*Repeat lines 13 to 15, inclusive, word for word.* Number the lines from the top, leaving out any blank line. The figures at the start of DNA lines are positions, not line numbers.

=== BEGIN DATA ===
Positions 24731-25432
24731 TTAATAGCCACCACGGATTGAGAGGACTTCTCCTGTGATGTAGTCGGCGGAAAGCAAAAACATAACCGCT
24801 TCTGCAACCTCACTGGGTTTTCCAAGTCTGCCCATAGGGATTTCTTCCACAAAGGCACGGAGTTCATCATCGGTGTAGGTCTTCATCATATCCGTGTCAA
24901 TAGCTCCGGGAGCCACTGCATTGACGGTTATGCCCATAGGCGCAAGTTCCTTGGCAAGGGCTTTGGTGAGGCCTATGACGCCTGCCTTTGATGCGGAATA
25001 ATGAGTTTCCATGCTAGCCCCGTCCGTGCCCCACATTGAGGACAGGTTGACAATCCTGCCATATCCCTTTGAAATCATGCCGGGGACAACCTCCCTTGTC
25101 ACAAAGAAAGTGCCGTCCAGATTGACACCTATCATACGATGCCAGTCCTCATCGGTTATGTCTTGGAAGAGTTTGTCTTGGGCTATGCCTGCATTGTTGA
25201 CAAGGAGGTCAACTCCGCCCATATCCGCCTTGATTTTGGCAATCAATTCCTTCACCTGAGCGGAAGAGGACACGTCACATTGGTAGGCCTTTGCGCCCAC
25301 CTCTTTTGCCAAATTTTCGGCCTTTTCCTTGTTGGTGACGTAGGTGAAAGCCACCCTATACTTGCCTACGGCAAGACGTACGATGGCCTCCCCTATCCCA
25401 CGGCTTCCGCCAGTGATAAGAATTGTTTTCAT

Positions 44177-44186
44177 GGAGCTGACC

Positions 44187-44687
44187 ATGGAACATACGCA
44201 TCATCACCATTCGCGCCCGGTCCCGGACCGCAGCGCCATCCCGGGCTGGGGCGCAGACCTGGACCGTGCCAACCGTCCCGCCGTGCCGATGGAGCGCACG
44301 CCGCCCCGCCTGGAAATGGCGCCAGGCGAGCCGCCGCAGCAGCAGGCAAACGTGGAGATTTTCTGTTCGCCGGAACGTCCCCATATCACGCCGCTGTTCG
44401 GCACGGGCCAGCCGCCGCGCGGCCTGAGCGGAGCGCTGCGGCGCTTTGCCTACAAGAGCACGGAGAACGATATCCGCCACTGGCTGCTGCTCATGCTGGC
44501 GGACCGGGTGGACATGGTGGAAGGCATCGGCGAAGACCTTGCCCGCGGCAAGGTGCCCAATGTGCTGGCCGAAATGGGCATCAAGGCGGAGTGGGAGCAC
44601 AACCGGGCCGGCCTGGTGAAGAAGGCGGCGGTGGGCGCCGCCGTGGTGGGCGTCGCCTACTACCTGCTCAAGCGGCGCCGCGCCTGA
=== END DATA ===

44187 ATGGAACATACGCA
44201 TCATCACCATTCGCGCCCGGTCCCGGACCGCAGCGCCATCCCGGGCTGGGGCGCAGACCTGGACCGTGCCAACCGTCCCGCCGTGCCGATGGAGCGCACG
44301 CCGCCCCGCCTGGAAATGGCGCCAGGCGAGCCGCCGCAGCAGCAGGCAAACGTGGAGATTTTCTGTTCGCCGGAACGTCCCCATATCACGCCGCTGTTCG